The road ends at Lake City, which provides an opportune time to refuel. The route departs the Alpine Loop and traverses the pavement along the the northern slopes of Jarosa Mesa. A few minutes past Slumguillion Pass, turn right onto Road 547, which happens to be the CDT, or Continental Divide Trail. With its wide opens meadows and grass mountain slopes, Jarosa Mesa looks more like Switzerland than the United States. If you're lucky, you may even catch a flock of sheep grazing the alpine slopes. Those that seek a bit of backcountry luxury may want to consider booking the Jon Wilson yurt along the lower slopes of Jarosa Mesa and Pt 71 mountain. Once you've made it to the valley floor, swing a left back onto the pavement of Road 30. Follow Road 30 until the fork in the road, and then stay right onto Shelf Road, which soon turns into dirt.

The road up and over Cinnamon Pass (elev 12,640) has a few moderate sections. Be sure to check out the picturesque alpine valley of American Basin as you make your way up to the pass. Descending from Cinnamon mountain, the route drops into the Animas river basis. A well preserved ghost town, Animas Forks is perhaps one of the most visited old mining settlements in the San Juans, with many buildings still standing. Sitting at over 11,000 feet elevation, it was one of the highest mining settlements in the contiguous United States. Next up is the relatively mild Picayne Gulch trail (also referred to as Picayune Gulch), an area with numerous mines and old pioneer remnants. From Picayne Gulch, the route snakes its way through the glacier carved alpine valleys, until it meets the neighboring California (elev 12,960) and Hurricane passes, and soon thereafter, Corkscrew Pass (elev 12,244). This portion of the Alpine loop is well known for its wildflowers and healthy marmot population.


Once you've descended Road 886 from Corkscrew Pass, it's time to burn some pavement miles along highway 550 back towards Silverton. Swing a right onto the dirt of Road 679 and towards your final alpine pass. At 11,789', Ophir Pass isn't the highest or most technical along the route, but it does have quite a bit of exposure along a trail that's made mostly of scree. Follow the road through the tiny hamlet of Ophir, and then across highway 145 and onto the graded dirt of Road 625. Over the course of 180 miles, you're conquered no less than 10 mountain passes. Telluride awaits just around the corner, and is ready to reward you and your crew.

Camping Recommendations While there are numerous developed campgrounds along the route, the dispersed camping is second-to-none in the San Juans. Check out those side trails and backroads, and you'll surely be rewarded. Please obey signage where camping is prohibited.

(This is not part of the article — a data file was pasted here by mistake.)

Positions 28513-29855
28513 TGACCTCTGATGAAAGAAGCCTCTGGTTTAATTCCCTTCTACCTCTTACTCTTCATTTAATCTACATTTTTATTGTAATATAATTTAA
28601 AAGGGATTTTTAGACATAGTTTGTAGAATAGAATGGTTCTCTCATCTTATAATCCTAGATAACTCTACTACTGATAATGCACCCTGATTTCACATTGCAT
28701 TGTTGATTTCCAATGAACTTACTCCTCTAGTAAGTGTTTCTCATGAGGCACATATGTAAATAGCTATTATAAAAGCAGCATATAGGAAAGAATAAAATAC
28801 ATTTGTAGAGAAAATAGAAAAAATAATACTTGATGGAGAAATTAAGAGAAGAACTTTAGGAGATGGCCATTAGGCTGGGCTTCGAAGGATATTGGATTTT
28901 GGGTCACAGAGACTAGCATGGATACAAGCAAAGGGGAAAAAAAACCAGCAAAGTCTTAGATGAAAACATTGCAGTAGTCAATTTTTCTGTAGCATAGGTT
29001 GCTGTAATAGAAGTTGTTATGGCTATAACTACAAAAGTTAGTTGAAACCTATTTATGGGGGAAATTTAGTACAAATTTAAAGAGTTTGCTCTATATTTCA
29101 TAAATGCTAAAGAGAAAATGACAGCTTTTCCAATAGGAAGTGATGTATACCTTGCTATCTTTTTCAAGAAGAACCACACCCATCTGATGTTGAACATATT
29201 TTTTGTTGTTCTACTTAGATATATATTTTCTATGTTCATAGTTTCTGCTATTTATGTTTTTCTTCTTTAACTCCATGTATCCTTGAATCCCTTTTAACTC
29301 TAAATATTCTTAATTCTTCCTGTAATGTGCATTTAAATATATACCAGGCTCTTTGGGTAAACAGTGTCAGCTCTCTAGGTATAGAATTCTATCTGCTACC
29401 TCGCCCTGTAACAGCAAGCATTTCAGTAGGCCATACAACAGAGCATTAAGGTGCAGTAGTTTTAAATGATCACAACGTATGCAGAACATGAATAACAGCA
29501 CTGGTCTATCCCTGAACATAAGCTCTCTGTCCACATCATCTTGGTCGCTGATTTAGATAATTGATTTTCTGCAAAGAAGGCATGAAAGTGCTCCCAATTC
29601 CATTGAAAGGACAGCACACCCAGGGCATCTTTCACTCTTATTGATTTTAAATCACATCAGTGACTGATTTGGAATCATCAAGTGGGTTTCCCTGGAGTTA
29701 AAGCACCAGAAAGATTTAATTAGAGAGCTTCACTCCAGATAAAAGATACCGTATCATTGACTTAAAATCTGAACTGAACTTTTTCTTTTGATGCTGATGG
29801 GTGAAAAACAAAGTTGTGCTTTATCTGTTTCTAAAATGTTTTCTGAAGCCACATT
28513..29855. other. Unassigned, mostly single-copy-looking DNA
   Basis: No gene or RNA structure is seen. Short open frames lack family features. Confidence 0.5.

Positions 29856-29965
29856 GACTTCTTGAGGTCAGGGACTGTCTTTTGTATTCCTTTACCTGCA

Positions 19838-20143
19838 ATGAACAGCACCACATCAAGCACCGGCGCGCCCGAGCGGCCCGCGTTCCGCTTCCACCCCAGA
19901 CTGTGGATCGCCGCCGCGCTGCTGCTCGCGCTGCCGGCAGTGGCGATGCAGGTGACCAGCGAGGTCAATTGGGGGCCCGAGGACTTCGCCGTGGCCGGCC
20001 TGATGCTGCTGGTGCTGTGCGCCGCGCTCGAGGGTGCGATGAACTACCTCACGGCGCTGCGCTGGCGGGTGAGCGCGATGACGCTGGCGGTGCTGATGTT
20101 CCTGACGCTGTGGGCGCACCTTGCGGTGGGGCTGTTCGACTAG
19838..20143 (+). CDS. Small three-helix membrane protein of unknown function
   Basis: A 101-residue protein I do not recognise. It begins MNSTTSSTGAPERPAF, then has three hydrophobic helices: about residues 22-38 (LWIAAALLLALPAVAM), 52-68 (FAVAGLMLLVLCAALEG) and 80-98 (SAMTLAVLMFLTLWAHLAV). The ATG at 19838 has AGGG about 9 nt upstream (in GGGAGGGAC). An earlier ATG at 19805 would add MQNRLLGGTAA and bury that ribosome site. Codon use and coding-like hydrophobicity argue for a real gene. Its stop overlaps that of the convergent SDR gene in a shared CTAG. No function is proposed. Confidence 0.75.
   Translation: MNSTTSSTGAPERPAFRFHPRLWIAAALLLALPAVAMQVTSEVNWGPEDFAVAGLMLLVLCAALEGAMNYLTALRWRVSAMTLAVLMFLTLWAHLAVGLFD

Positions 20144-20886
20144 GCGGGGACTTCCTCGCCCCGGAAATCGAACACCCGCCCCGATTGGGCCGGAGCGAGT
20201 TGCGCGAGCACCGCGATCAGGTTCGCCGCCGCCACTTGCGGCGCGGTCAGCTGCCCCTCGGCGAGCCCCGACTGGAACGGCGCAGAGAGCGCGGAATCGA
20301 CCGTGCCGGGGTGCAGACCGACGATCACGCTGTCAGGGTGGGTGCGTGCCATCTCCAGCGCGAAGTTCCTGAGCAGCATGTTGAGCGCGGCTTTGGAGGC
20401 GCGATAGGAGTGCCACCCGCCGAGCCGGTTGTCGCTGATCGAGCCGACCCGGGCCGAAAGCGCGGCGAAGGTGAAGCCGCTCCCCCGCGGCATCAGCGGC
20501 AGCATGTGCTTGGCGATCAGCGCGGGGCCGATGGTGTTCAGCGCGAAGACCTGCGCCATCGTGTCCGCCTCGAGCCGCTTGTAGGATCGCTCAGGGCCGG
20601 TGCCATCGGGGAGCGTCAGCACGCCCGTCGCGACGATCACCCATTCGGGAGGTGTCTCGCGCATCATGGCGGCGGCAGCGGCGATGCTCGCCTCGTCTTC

Recommended Points of Interest

  • Ophir Pass, elev 11,789

  • Black Bear Pass, elev 12,840

  • Slumgullion Pass, elev 11,529

  • Imogene Pass, elev 13,114

  • Engineer Pass, elev 12,800

  • Cinnamon Pass, elev 12,640

  • California Pass, elev 12,960

  • Hurrican3 Pass, elev 12,407

  • Corkscrew Pass, elev 12,244

  • Jarosa Mesa Pass

  • American Basin

  • Odom Point

  • Animas Forks ghost town

  • Capitol City ghost town

  • Bridal Veil falls


Maps + Navigation


>> Always check with local land managers for road closures and conditions.


Recommended Maps

  • Google Maps

  • Gaia GPS (NatGeo Trails Illustrated, USFS 2016, Gaia base layer)

  • San Juan National Forest paper map

Download GPX files


TIP: To expose alternative routes and points of interest in Google Maps, open the sidebar and select the desired layer.


Resources


Land Managers


Other Resources

Gallery



Terms of Use: Should you decide to travel a route that is published on overlandtrailguides.com, you do so at your own risk. Always take the appropriate precautions when planning and traveling, including checking the current local weather, permit requirements, trail/road conditions, and land/road closures. While traveling, obey all public and private land use restrictions and rules, and carry the appropriate safety, recovery, and navigational equipment. The information found on this site is simply a planning resource to be used as a point of inspiration in conjunction with your own due-diligence. In spite of the fact that this route, associated GPS track (GPX and maps), and all route guidelines were prepared under diligent research by OverlandTrailGuides, the route accuracy and current conditions of roads and trails cannot be guaranteed.